Endocannabinoid pathways and their role in multiple sclerosis-related muscular dysfunction.Expert Rev Neurother. 2011 Apr; 11(4 Suppl):9-14.ER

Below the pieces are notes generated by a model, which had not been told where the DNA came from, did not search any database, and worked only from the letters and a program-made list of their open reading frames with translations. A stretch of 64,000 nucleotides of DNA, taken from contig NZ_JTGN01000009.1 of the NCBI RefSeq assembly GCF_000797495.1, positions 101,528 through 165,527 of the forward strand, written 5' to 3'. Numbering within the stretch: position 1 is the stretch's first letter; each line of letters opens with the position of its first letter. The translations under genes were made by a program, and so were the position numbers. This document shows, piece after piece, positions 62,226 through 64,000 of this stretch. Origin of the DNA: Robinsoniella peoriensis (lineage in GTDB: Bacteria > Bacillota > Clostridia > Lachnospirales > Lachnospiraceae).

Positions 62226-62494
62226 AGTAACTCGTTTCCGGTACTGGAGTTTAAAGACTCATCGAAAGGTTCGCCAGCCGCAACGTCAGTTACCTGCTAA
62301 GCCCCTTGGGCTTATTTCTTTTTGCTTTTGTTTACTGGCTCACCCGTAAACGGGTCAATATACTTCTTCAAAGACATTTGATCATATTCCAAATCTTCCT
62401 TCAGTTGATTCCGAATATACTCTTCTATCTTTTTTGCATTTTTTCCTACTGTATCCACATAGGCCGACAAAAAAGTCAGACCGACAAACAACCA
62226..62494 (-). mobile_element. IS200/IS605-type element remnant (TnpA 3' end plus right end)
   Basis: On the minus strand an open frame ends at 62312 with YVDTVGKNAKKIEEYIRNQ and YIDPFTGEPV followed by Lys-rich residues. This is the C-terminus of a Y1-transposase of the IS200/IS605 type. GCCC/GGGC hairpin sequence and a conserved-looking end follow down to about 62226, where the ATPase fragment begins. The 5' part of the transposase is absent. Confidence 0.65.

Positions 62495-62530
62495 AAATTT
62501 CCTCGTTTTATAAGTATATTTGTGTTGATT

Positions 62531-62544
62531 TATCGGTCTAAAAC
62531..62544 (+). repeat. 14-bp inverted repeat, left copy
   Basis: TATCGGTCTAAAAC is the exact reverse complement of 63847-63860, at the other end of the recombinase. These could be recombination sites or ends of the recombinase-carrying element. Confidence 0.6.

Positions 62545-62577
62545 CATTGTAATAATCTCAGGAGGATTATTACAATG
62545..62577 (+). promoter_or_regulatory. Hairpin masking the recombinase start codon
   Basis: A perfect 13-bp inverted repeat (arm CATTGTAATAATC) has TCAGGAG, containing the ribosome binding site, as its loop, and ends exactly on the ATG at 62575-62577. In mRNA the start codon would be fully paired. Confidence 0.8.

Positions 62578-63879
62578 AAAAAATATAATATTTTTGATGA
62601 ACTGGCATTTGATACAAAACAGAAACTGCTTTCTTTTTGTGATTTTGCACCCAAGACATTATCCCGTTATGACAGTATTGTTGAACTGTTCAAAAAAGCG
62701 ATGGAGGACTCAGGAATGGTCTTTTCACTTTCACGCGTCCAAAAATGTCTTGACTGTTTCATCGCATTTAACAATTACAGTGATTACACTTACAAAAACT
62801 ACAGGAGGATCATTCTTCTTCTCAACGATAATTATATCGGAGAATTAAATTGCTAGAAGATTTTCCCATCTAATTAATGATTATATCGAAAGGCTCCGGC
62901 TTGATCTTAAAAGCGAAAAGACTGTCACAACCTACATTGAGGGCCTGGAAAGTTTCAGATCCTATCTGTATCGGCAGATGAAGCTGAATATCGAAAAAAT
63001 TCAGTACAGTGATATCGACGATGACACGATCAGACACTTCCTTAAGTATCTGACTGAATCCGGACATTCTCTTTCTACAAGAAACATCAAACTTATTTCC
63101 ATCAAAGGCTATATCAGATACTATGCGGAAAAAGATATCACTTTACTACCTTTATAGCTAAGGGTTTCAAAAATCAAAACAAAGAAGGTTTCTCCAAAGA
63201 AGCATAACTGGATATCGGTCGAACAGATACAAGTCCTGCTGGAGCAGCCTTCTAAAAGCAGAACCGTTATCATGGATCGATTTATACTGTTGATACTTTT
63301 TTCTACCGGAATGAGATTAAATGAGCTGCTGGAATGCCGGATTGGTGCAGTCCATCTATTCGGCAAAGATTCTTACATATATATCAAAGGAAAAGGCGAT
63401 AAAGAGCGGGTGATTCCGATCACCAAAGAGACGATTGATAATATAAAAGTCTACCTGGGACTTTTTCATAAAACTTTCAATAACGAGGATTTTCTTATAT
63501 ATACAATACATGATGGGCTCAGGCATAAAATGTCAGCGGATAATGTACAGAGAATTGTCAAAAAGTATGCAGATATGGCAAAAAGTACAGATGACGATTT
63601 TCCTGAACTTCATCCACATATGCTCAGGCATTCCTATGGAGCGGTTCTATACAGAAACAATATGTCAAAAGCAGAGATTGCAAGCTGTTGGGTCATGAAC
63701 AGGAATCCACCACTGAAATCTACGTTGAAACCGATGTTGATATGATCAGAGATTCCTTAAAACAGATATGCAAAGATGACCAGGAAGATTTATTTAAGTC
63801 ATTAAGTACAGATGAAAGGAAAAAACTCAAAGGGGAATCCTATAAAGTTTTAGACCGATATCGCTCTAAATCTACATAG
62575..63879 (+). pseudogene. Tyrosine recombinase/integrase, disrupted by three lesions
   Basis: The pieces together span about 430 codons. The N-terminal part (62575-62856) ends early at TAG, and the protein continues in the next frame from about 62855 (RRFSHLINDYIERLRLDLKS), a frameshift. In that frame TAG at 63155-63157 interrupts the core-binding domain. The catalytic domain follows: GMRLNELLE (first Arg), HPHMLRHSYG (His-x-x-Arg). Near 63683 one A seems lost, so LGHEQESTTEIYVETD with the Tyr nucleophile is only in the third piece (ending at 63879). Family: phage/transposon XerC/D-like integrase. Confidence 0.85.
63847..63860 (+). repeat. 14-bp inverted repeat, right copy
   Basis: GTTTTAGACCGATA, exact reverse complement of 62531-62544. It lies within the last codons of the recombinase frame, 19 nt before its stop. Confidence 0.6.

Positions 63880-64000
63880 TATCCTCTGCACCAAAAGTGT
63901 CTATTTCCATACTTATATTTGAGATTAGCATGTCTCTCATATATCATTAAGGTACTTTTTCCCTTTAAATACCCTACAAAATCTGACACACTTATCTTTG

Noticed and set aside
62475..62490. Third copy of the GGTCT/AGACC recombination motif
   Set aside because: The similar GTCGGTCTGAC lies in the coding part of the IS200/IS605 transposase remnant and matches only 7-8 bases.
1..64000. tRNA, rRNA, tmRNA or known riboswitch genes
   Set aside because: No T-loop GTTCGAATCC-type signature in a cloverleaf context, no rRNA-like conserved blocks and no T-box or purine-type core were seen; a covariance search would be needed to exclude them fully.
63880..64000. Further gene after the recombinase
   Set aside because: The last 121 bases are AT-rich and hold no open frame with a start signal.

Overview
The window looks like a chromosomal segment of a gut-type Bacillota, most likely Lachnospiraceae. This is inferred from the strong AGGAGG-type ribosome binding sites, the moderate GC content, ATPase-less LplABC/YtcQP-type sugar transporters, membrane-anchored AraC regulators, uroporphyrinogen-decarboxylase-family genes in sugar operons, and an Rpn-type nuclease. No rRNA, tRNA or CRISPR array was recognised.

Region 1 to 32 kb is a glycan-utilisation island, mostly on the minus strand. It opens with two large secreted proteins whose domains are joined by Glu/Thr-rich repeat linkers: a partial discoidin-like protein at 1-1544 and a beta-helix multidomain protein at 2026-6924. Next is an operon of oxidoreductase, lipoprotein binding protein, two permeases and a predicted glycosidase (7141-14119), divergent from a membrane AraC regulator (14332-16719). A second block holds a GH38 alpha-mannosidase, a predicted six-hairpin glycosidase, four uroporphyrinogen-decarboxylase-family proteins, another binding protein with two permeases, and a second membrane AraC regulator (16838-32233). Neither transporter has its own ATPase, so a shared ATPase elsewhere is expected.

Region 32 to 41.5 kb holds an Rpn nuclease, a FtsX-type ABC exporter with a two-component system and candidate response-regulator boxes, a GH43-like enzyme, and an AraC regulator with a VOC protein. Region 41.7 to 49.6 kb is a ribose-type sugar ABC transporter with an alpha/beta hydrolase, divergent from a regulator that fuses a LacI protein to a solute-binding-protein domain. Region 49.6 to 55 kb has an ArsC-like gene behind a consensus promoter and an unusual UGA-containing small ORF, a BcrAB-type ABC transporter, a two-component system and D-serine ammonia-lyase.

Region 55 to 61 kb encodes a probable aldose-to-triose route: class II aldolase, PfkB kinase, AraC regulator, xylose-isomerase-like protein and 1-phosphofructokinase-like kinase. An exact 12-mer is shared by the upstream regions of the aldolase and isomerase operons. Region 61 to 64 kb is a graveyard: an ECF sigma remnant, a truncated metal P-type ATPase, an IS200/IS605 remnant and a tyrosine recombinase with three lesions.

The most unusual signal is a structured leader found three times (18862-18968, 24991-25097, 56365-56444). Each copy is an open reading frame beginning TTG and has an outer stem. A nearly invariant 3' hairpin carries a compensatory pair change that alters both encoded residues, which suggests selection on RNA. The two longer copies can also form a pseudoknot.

Endocannabinoids are endogenous agonists of the mammalian cannabinoid receptors CB(1) and CB(2), and they appear to be produced in tissues as an adaptive reaction to re-establish normal homeostasis when this is acutely altered. However, the production of endocannabinoids can be altered pathologically. The two most widely studied endocannabinoids are anandamide and 2-arachidonoyl glycerol. The levels of these endogenous modulators are regulated in different and sometimes opposing ways, and alterations in cerebrospinal fluid and/or spinal cord levels have been documented in animal models of neurodegenerative diseases and in samples from patients with multiple sclerosis (MS). Modulation of the endocannabinoid system has been shown to have therapeutic potential in a number of disease states. Sativex(®) (nabiximols, USAN name) contains the two main phytocannabinoids from Cannabis sativa, tetrahydrocannabinol and cannabidiol in a 1:1 ratio, and it acts as an endocannabinoid system modulator. In an experimental mouse model of MS-related spasticity, Sativex dose-dependently improved hind limb flexion/stiffness and a dosage of 10 mg/kg was shown to be as effective as the most widely established anti-spasticity treatment baclofen (5 mg/kg). These findings with Sativex are very promising and offer encouragement for MS patients, the majority of whom will develop spasticity-related disabling and recalcitrant symptoms. Furthermore, research into the endocannabinoid system may offer potential in other neurodegenerative, inflammatory and pain disorders.